By: Drew Roy
Allan Kokinda is no ordinary cancer survivor. He has withstood every blow this disease can deliver: thirty-four operations; numerous chemotherapy sessions; and, endless setbacks.
The 54-year-old from San Antonio was diagnosed with Osteosarcoma in 2007, a rare form of bone cancer that attacked his head. For eight agonizing years, he battled the disease that changed his appearance. “It just wore me out,” Allan recalls. “I had no energy. I had gained a lot of weight because I was inactive. “ He remembers that despair was his constant companion during his journey.
Allan praises the doctors at the UT Health San Antonio MD Anderson Cancer Center who treated his disease. “They were great every step of the way,” he says “I won’t forget the day they told me I was cancer free.”
He received the good news in 2015. During his exhaustive treatments, Allan often daydreamed about riding his bicycle during high school and college. It was his only mode of transportation because he had no car. Before his cancer, he was an active motorcyclist. He enjoyed the freedom of finding the open road. He figured he could recapture that joy with bicycling with the added benefit of healthy exercise. Allan began riding his bike around San Antonio. Cycling was not only cathartic but he lost 50 pounds in the process. He was eating better, too, thanks to recommendations from the Cancer Center’s dietitian.
Then he decided to bike to the Big Bend area near El Paso, a daunting challenge of some 500 miles. After successfully completing the trip, he had bigger dreams. The motorcycle repairman retrofitted his bike for an epic journey, one that would take him from San Antonio up to Niagara Falls on the Canadian border. He changed to bigger tires and a high-tech gear. He plotted a route that would take him through 24 states. He would ride through portions of the United States that he had never seen, including 18 National Parks. He added a couple of saddlebags to his bike. He stuffed the bags with provisions, a change of clothes and camping gear. After a chat with his family, Allan began his solo adventure across America.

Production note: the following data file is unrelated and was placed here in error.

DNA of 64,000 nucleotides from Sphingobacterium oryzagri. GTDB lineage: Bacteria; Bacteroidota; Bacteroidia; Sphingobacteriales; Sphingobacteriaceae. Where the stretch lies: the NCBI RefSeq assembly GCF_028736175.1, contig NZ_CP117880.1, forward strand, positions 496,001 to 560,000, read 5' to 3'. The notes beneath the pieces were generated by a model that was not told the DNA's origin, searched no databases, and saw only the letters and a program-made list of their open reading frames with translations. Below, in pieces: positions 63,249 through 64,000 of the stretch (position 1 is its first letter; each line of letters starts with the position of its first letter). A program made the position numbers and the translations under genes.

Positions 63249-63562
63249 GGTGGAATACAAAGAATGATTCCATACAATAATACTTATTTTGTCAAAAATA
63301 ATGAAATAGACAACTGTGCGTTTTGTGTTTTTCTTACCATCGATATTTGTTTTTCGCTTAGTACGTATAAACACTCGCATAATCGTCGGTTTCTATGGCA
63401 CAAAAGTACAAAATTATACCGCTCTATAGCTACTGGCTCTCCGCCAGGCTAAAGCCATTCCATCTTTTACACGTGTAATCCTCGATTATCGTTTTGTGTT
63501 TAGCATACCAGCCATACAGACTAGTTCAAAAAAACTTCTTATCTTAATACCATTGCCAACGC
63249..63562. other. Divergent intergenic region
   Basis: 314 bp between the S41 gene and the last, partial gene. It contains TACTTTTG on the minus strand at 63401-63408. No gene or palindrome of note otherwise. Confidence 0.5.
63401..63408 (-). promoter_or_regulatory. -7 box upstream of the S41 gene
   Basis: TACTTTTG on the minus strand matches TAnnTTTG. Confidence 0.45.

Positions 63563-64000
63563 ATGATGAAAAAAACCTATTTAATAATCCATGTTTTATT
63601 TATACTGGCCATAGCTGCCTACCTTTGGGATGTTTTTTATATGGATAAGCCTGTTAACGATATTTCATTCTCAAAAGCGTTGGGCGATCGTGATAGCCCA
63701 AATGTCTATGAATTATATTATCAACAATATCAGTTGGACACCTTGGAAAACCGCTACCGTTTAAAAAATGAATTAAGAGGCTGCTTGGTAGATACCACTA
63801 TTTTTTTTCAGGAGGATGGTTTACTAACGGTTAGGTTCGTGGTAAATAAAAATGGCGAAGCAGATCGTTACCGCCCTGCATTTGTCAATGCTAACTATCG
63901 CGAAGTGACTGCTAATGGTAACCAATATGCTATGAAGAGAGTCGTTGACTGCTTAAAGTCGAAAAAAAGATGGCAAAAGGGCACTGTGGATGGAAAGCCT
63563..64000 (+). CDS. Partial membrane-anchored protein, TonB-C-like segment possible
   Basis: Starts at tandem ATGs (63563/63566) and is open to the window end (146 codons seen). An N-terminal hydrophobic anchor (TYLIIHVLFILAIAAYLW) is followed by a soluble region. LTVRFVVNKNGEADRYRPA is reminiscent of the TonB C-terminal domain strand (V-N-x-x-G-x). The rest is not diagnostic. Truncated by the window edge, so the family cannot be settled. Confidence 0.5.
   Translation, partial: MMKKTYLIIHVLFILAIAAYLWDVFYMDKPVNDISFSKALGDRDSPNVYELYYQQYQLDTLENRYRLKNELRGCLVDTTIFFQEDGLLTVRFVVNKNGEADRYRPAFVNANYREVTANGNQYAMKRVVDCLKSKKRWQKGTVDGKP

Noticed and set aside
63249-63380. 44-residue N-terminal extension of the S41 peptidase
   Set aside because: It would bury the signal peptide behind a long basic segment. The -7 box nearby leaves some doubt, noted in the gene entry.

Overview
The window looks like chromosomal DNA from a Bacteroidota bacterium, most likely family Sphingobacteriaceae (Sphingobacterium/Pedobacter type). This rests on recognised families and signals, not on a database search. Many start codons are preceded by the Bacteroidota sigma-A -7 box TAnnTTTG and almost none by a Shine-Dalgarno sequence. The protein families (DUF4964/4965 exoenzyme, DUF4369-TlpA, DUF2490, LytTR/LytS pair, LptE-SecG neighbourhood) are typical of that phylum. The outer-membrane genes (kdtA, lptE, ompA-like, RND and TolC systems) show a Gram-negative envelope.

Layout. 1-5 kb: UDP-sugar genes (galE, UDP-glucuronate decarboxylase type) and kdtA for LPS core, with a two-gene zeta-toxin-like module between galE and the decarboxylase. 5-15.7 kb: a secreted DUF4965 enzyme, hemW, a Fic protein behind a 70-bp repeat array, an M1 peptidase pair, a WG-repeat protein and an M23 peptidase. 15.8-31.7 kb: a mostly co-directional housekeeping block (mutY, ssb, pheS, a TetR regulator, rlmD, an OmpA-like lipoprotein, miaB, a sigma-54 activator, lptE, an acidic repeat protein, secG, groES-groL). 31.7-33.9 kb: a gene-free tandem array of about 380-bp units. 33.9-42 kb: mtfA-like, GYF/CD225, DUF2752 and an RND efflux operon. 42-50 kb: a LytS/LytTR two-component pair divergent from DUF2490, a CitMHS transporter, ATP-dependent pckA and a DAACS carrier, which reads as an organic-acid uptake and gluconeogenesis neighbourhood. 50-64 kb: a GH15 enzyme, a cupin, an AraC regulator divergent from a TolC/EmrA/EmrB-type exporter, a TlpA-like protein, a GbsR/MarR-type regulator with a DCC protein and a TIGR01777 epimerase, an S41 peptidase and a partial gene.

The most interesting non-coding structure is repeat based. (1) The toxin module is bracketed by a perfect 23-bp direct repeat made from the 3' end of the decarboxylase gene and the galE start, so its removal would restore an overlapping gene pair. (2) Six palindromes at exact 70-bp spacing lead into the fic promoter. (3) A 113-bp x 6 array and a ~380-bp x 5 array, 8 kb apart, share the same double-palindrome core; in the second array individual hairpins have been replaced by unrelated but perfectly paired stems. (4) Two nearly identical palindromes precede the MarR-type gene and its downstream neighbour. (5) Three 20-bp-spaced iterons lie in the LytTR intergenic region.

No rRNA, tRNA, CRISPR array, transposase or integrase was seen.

He pedaled and pedaled and pedaled. It took him four days just to leave Texas. He kept pedaling until he had racked up 7,052 miles during his four-month journey that included Canada and the Great Lakes. Along the way, he camped out wherever he could, including areas near churches or city halls. During his journey, he met many other cancer survivors who were anxious to share their experiences.
“When I told them my story, they were amazed,” he says. “I hope it was an inspiration to other people. That was one of my motivations for doing this.”
But Allan also received as much as he gave. “I got so much joy from biking,” Allan recalls. “I saw so many beautiful places. Each new vista blew me away. Just when I thought I had seen the most beautiful place, the next one left me speechless.” When he’s not on the road, Allan participates in the Cancer Center’s Sarcoma Support Group and frequently attends the annual survivor conference hosted by Patient and Family Services. Now he is dreaming of his next biking trip. “I love the freedom of the road and I am healthier than I have been in decades,” he admits.
That’s why Allan Kokinda in more than a cancer survivor. He is on his way to becoming a biking legend.